This is an optimal arrangement, most comfortable for both musical and personal reasons. We know each other very well (we have been playing together for twelve years), and we know what to expect from one another. The trio is the smallest jazz ensemble, with great traditions, and each of us feels best in this arrangement.

A lot of jazz or blues pianists practice playing classical music. Do you?

I got closer to the piano thanks to Chopin’s music and decided to become a jazz pianist despite having a degree in another instrument. It was too late to become a classical pianist anyway. While still at the Academy, when I was hesitating whether to stay with the French horn and classical music or choose the piano and jazz, I thought that maybe one day I would be able to bring these two genres together. In those days, at the beginning of the 1980s, it was unthinkable. But getting back to your question, I used to practice the piano a lot in those days, more than the horn, and that almost ended with being thrown out of the school [laughs]. It is nice to practice classical music, but you need to practice jazz phrases and riffs, as well as jazz scales, because this is what you play every day.

Jazzmen of your generation often suffered from the lack of jazz schools and felt they had no choice but to attend classical academies. I get the feeling that in your case, your heart was truly torn between classical music and jazz.

It’s absolutely true. Compared to the piano, the French horn is not such a versatile instrument, but it was really nice to sit in an orchestra, in the middle of this organism and, while playing Mozart, for example, listen to what was going on in the second bassoon or oboe. These were fascinating experiences, and I am sure they had a tremendous effect on what I am doing now, playing a different instrument and playing different music. So my heart was torn, but the love for jazz won.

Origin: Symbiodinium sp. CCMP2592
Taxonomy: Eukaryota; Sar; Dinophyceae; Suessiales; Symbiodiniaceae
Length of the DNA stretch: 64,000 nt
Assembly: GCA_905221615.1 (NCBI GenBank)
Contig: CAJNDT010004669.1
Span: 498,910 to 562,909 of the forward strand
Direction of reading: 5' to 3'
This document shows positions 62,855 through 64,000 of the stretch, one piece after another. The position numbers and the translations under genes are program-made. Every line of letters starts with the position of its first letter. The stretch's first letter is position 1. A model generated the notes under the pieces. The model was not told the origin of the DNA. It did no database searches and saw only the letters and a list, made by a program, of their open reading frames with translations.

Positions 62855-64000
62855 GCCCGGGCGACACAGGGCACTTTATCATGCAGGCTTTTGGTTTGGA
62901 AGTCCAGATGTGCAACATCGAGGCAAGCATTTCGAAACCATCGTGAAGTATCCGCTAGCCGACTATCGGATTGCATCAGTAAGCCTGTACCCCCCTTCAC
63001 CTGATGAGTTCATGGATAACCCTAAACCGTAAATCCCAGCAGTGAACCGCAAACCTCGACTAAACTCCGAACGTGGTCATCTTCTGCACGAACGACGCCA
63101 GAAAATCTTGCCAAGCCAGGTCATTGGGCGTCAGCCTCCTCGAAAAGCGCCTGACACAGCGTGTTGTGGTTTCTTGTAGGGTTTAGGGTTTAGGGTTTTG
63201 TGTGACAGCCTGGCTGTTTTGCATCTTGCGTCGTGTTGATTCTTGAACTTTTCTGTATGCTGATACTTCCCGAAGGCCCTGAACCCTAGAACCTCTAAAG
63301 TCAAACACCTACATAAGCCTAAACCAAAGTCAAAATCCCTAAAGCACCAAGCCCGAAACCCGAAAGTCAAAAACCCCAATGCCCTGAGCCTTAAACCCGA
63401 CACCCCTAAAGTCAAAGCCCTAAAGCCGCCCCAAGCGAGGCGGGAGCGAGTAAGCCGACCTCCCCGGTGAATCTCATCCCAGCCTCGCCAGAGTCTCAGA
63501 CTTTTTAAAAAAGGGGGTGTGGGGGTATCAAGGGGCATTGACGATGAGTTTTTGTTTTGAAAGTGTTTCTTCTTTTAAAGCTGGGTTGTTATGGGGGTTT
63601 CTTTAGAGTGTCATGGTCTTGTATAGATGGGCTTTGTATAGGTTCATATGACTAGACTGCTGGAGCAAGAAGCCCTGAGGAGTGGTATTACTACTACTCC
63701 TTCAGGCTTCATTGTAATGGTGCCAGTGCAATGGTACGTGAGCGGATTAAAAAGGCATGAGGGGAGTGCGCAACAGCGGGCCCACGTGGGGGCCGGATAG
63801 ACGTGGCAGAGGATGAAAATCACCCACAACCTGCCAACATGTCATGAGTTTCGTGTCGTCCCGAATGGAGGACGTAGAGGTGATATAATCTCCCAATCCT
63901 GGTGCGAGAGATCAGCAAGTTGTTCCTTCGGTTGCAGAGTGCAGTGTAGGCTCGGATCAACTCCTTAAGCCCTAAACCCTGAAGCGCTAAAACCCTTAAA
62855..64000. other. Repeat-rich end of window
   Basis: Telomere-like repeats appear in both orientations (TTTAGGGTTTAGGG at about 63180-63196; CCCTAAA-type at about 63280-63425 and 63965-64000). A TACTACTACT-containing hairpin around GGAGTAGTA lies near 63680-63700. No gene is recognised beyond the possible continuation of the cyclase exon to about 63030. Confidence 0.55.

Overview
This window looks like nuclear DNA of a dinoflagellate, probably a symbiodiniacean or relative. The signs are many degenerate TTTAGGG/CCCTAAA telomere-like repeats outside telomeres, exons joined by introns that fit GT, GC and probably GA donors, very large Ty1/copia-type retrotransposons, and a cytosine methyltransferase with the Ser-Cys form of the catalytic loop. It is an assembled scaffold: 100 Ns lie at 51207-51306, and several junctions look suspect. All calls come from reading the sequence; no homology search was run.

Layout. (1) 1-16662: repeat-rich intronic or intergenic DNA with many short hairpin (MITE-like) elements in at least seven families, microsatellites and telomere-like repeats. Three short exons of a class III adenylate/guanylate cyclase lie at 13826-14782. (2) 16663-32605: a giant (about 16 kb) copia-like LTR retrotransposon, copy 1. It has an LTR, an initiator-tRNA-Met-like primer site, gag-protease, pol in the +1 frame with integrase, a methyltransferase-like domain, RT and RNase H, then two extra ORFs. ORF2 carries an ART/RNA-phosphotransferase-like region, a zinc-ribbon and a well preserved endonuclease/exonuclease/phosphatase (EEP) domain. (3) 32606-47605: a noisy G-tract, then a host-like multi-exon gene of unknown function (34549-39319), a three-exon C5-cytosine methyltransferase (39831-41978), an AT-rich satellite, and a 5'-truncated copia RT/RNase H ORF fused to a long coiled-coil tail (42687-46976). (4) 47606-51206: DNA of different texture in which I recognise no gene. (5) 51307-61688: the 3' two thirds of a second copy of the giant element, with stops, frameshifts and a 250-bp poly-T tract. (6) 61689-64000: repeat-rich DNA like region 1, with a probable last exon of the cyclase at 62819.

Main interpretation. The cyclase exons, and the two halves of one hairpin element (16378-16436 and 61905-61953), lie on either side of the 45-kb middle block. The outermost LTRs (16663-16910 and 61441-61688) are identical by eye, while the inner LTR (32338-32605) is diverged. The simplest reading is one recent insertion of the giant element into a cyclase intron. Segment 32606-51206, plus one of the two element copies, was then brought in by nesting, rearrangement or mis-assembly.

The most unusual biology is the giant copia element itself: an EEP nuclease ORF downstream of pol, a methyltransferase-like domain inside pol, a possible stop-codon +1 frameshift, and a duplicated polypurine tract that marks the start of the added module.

Did this marriage between jazz and classical music help you find the unique language, your distinctive sound, so important in jazz?

The distinctive sound is the most important thing in music, period. I became a jazzman because of Chopin’s music, and it’s natural for me to incorporate its motifs, the quality, and the mood into my music.

You teach jazz pianists at a Warsaw College of Music. Some say jazz cannot be taught.

But you can accelerate the development of a talent. In the past, there were no jazz schools, no resources, and you had to learn yourself. Now everything is available. If you have talent, you will play anyway, but school gives you contact with other students, gives you an opportunity to play in different ensembles, to learn to play with others, to create new ideas. This is a very positive element and helps a young musician with his professional start.

What brought you together with Grażyna Auguścik2?

We both want to play Polish music. She has recorded a lot of Polish carols and songs inspired by Polish folk music. My attempts to promote Polish music coincided with her experience, and we decided to give it a chance together. Besides, Grażyna has something I really like in music—this sentimental, romantic element.

How did the idea of employing a string quartet in this project emerge?

This is the next step toward uniting classical music and jazz. In this case, we do not treat a theme as a basis for improvisations but take formal elements from classical music to create bigger pieces. It is actually better to use a string orchestra, but the quartet, the ensemble that we will present in America3, is used out of economic necessity. We will present Polish music, either written here on the Vistula River or by composers with Polish roots, such as the outstanding jazz composer, Krzysztof Komeda. We will also play arrangements of Polish folk music, like Kujawiak, composed by Marcin Januszkiewicz, who lives in Chicago. And Chopin, of course.

What is the biggest challenge in this experiment?

These two performing units—jazz trio with a soloist and a string quartet—cannot exist together, at least theoretically, since the strings do not swing. It’s the peculiarity of string instruments. There is only one jazz string quartet in the world, Turtle Island String Quartet, which can play this music. Other attempts that I know do not bring that effect. It requires great skill to try to glue these two musical worlds together.

And to glue your heart—

I believe I have managed to do that to some extent.

1 Andrzej Jagodziński Trio: Andrzej Jagodzinski, piano; Adam Cegielski, bass; Czesław Bartkowski, drums
2 See the interview with Grażyna Auguścik, “Music Has No Boundaries,” in which she discusses this collaboration.
3 The concert in Atlanta, Georgia, did not include the quartet.